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At this point, it is likely common knowledge that the University is planning to extend the teaching day until 7 pm throughout the week, starting for the upcoming academic year.
The reactions from students and staff alike have been of great variety. This change will affect life at University immensely, specifically the life at University that is so vividly advertised. Activities through societies, JCRs, University sports, college sports, as well as the overall college experience – all of which add to what students and management alike consider to be the ‘essence’ and assets of Lancaster University – have in the past taken for granted the fact that they can start their activities and training at 6.30pm latest. Will this no longer be the case?
Lancaster University’s Students’ Union began a discussion board online to gauge the student opinion and reaction – they were met with chaos. Hundreds of comments about various complaints, fears, and alternative suggestions to the original plan that seems already practically set in stone. Only 15 students engaging with the poll agreed with this initial plan to extend teaching hours. To contrast, over 350 students voted for the option to implement live video streaming of lectures. Over 150 students voted for an option that, almost three weeks deep into discussions, appears to be the only possible option to satisfy – albeit not please – everyone: the introduction of temporary teaching spaces.
The worries with the original plan are evident and immense. Students with disabilities, care needs, and mental health circumstances feel as though their comfort and hence, performance at university will be threatened by the extended teaching hours. One student with a disability fears a loss of the aid they require to get through the day: “People who have support workers and guides will struggle to find staff who will stay with them on campus that long – it’s hard enough trying to find support workers who will stay until 6 pm already”. It is possible that these students, as well as students with children, might even lose their sheer ability to attend the university with the extended hours. One mother explains: “My children are in childcare until 5.50pm, meaning I can’t even attend 5-6pm lectures or seminars due to the fact it takes me half an hour to get home”. Being at risk of missing one hour of lectures is terrible enough, but two might threaten her ability to perform her degree requirements at all.
However, to other students, the extended hours seem like a good plan, especially in the eye of what’s at stake. The value of the learning experience at Lancaster University would immediately decrease if students were to be told that they could no longer attend on campus and inside the facilities, but were forced to watch a lecture on a screen… something that they could have done at a cheaper, online university which they probably didn’t choose on purpose. For myself as a politics student, being in lectures and listening to political arguments is what motivates and fascinates me. It is probably my favourite part of being a student, and I learn so much from being in the room. Having tried to watch lectures I have missed due to illness using Panopto, I can say that, at least for myself, the experience is not the same emotionally, nor as efficient practically. I would be heartbroken if I were told I was part of the students who had to watch the lecture online instead of being allowed in the lecture theatre. Especially considering the commitment of time and money I have made by coming to Lancaster University.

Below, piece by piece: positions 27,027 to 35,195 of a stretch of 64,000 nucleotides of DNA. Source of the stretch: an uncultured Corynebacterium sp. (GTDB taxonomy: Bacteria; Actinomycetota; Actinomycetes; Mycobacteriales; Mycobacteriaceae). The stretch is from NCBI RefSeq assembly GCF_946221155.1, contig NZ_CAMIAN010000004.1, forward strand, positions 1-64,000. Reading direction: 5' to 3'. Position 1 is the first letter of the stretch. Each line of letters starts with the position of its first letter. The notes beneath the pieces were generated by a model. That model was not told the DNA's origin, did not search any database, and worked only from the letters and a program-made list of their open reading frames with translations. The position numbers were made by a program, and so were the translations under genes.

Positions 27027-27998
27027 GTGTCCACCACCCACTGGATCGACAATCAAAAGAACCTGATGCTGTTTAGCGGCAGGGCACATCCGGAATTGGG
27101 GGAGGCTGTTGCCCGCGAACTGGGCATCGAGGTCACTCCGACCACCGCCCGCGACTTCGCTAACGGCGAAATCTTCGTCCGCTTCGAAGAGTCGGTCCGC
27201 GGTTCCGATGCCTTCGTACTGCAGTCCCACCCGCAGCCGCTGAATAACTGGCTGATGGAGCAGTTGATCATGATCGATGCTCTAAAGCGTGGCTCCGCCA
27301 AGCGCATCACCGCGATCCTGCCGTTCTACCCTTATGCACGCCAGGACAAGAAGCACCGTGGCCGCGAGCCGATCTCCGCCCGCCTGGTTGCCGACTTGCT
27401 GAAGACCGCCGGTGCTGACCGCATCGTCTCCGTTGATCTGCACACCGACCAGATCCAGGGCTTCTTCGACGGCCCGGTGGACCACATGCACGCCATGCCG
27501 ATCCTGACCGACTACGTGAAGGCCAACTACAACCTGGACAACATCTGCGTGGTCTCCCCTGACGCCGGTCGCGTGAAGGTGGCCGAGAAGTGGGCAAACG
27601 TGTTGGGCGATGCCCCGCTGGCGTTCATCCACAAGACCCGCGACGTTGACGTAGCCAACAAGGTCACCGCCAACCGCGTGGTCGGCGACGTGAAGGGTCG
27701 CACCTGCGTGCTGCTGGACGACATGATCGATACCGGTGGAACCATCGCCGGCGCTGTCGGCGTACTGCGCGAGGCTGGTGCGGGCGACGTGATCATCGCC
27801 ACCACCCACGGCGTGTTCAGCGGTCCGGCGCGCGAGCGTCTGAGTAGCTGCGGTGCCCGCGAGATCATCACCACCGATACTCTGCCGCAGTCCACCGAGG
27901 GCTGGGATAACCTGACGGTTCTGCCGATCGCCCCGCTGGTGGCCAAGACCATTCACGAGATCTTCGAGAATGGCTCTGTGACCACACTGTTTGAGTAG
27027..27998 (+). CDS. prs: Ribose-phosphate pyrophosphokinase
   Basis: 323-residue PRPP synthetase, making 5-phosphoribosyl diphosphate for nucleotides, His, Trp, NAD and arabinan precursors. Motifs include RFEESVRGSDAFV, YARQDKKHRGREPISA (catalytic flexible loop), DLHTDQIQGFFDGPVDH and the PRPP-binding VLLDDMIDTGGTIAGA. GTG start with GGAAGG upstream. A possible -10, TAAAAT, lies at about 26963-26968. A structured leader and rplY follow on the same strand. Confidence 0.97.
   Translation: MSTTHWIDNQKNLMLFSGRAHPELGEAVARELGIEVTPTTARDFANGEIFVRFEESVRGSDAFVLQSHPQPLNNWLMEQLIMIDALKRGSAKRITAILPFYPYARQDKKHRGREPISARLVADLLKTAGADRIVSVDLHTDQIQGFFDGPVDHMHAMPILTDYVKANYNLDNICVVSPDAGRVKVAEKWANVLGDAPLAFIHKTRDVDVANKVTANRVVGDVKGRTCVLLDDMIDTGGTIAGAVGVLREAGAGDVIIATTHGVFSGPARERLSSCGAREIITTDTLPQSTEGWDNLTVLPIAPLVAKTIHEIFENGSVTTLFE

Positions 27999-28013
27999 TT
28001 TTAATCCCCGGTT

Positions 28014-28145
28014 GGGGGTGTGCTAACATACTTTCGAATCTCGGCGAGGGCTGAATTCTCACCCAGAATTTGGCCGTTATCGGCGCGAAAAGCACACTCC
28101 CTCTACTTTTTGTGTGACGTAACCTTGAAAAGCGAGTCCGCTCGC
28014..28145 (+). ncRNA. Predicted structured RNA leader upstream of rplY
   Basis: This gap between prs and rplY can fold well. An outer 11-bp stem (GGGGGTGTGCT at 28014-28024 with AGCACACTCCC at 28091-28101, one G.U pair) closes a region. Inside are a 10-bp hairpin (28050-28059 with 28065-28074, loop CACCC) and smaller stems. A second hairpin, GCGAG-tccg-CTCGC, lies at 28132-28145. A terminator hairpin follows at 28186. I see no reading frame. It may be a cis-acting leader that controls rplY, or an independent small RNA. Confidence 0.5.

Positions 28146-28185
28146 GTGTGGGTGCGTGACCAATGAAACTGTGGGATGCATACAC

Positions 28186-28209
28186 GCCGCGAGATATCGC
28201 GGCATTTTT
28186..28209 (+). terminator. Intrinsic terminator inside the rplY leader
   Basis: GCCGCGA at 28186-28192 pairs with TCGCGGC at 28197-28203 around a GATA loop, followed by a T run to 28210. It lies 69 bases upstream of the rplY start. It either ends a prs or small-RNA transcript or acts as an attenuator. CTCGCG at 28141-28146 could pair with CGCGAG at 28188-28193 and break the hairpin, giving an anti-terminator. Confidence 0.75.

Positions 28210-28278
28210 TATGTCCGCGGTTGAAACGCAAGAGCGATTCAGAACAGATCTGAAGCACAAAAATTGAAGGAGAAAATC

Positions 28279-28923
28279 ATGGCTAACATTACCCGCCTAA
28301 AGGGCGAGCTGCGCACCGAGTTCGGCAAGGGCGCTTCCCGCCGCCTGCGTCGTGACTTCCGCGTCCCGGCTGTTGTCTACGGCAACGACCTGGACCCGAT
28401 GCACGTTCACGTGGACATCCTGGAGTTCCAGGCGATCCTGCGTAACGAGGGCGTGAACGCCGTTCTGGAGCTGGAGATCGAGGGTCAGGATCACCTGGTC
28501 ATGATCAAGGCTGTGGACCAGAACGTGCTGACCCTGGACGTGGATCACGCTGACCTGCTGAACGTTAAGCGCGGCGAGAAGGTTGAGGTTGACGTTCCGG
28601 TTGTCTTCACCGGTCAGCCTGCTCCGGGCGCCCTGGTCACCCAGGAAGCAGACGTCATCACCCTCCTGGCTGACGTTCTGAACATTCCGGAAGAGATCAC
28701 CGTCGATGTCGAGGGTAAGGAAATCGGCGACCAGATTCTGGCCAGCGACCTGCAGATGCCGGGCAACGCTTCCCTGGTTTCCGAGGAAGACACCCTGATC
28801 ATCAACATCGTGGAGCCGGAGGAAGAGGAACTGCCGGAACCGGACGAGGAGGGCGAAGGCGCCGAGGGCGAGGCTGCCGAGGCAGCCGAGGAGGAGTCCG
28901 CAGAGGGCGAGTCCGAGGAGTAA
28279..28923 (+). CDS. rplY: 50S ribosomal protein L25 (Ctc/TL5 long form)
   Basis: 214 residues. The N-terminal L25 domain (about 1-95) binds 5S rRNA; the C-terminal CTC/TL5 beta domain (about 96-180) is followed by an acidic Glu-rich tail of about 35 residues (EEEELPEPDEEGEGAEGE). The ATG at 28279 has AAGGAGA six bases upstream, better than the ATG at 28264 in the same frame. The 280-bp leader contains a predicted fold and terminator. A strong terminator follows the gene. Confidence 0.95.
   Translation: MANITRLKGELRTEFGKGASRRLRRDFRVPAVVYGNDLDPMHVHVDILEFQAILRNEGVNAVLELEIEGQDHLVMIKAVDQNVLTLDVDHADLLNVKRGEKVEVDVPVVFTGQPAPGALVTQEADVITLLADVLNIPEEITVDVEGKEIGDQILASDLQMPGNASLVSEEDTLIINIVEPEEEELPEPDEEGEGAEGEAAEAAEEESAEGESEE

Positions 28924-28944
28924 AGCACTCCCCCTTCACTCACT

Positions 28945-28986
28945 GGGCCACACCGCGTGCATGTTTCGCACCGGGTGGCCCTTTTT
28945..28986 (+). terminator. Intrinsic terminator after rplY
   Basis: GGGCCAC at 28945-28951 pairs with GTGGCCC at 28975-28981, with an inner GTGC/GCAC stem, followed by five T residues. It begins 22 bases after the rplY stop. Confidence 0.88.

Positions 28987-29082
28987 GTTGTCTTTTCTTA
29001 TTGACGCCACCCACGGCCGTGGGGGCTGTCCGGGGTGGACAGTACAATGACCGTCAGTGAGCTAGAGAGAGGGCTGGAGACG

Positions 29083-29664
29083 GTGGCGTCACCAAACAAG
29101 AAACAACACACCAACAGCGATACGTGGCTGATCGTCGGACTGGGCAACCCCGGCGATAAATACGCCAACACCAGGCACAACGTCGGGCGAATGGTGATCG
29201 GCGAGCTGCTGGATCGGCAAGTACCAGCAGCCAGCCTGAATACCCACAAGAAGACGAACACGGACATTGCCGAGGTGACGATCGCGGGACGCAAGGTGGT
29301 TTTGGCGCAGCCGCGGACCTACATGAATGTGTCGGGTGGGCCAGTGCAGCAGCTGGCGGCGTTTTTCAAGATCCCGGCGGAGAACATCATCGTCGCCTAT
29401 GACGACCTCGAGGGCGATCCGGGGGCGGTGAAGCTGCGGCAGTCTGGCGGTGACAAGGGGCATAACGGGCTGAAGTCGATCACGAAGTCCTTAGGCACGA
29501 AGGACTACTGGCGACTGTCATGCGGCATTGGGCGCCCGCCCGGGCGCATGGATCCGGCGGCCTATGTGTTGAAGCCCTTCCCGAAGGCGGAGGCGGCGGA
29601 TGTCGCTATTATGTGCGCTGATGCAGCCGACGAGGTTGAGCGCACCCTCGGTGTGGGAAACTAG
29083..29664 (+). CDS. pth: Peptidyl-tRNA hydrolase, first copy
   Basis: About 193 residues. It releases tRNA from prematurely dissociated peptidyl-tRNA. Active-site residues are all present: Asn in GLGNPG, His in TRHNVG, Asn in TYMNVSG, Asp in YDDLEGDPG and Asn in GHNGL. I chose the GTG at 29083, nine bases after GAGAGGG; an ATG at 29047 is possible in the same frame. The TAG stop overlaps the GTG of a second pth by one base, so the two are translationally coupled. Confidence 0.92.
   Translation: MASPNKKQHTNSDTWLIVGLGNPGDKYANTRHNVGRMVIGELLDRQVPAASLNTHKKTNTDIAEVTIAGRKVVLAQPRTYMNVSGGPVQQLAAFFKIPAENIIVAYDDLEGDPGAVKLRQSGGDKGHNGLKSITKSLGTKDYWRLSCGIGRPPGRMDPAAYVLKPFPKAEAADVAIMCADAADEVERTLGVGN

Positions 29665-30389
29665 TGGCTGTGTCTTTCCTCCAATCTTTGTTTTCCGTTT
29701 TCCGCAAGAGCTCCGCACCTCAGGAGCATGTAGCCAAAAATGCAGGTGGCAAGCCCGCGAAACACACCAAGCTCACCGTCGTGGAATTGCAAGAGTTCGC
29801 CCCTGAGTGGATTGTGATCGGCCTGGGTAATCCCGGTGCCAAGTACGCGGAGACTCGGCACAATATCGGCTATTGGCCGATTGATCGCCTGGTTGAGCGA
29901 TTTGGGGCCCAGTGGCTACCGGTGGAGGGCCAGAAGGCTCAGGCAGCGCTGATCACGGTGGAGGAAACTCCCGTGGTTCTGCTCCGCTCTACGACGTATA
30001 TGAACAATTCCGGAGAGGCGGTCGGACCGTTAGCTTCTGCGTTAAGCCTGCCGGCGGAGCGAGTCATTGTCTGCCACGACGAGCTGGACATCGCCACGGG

Not only this from the student perspective, but the idea of live streaming may also come as a shock to lecturers. How many fellow students do we all know that don’t go to lectures with the full intention of ‘rewatching’ the lecture and then fail to do so, and hence possibly even fail their degrees? I, for one, know multiple. Lecturers must fear their content miss their audience, especially with a lack of ability to gather the students into a room – which, for one reason or another, always seems more useful. Another reason behind why the live-streaming is not feasible for lecturers worth pointing out is that a lot of lecturers refuse to use services such as Panopto, or even allow voice recordings done by students present in the lectures due to copyright conflicts.
An open letter to the University’s Vice-Chancellor has been organised by students Nathan Burns, Amara Betts-Patel, and Oliver Robinson. It points out the real reason for this division at hand: “a wider failure to consider the university experience of existing students in the strategic planning of the university’s future”. VP Campaigns and Communications at the Students’ Union Islay Grant worryingly states that it is clear from the FTO’s and Union staff’s recent meeting that “there is a lack of regard for the student opinion and experience”. There has since been a protest lead by Union president, Rhiannon Llystyn-Jones pushing for a repeal of this decision. The University needs to adjust its approach to a problem that was seemingly self-induced by the pursuit of university expansion in the intake and a simultaneous lack of consideration of both teaching and accommodation spaces available. Whether the open letter will affect much can of course not be foreseen, however I do urge everyone who opposes the extension of the teaching hours until 7pm to sign it, even if they don’t agree with the most popular suggested alternative solution as we can keep in mind the potential middle man hero of the temporary teaching spaces.